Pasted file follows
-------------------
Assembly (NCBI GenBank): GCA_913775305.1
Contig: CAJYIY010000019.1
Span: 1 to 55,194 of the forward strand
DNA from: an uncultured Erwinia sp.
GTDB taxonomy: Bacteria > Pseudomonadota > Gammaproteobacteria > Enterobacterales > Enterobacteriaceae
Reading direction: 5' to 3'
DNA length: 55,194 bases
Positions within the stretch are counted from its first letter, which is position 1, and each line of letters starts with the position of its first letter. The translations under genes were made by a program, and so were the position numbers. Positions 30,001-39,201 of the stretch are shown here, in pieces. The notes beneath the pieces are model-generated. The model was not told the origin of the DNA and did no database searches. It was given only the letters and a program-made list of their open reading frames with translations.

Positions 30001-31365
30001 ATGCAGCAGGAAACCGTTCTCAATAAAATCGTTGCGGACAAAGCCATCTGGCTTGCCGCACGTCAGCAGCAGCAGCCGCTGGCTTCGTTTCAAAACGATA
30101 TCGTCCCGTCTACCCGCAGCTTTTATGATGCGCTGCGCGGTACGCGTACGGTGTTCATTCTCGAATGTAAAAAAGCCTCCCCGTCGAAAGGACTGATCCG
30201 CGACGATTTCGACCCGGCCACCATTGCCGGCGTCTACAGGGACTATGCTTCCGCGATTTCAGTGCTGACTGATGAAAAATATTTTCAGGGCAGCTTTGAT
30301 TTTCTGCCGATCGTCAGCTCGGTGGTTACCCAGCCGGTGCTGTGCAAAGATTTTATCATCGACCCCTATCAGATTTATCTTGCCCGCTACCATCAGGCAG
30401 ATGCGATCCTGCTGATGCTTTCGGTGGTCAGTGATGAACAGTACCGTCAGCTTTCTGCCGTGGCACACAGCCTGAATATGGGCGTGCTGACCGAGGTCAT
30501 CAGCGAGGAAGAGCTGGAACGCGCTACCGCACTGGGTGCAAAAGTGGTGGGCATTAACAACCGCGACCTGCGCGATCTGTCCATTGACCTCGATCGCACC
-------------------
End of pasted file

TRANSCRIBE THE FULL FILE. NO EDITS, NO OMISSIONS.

Assembly (NCBI GenBank): GCA_913775305.1
Contig: CAJYIY010000019.1
Span: 1 to 55,194 of the forward strand
DNA from: an uncultured Erwinia sp.
GTDB taxonomy: Bacteria > Pseudomonadota > Gammaproteobacteria > Enterobacterales > Enterobacteriaceae
Reading direction: 5' to 3'
DNA length: 55,194 bases
Positions within the stretch are counted from its first letter, which is position 1, and each line of letters starts with the position of its first letter. The translations under genes were made by a program, and so were the position numbers. Positions 30,001-39,201 of the stretch are shown here, in pieces. The notes beneath the pieces are model-generated. The model was not told the origin of the DNA and did no database searches. It was given only the letters and a program-made list of their open reading frames with translations.

Positions 30001-31365
30001 ATGCAGCAGGAAACCGTTCTCAATAAAATCGTTGCGGACAAAGCCATCTGGCTTGCCGCACGTCAGCAGCAGCAGCCGCTGGCTTCGTTTCAAAACGATA
30101 TCGTCCCGTCTACCCGCAGCTTTTATGATGCGCTGCGCGGTACGCGTACGGTGTTCATTCTCGAATGTAAAAAAGCCTCCCCGTCGAAAGGACTGATCCG
30201 CGACGATTTCGACCCGGCCACCATTGCCGGCGTCTACAGGGACTATGCTTCCGCGATTTCAGTGCTGACTGATGAAAAATATTTTCAGGGCAGCTTTGAT
30301 TTTCTGCCGATCGTCAGCTCGGTGGTTACCCAGCCGGTGCTGTGCAAAGATTTTATCATCGACCCCTATCAGATTTATCTTGCCCGCTACCATCAGGCAG
30401 ATGCGATCCTGCTGATGCTTTCGGTGGTCAGTGATGAACAGTACCGTCAGCTTTCTGCCGTGGCACACAGCCTGAATATGGGCGTGCTGACCGAGGTCAT
30501 CAGCGAGGAAGAGCTGGAACGCGCTACCGCACTGGGTGCAAAAGTGGTGGGCATTAACAACCGCGACCTGCGCGATCTGTCCATTGACCTCGATCGCACC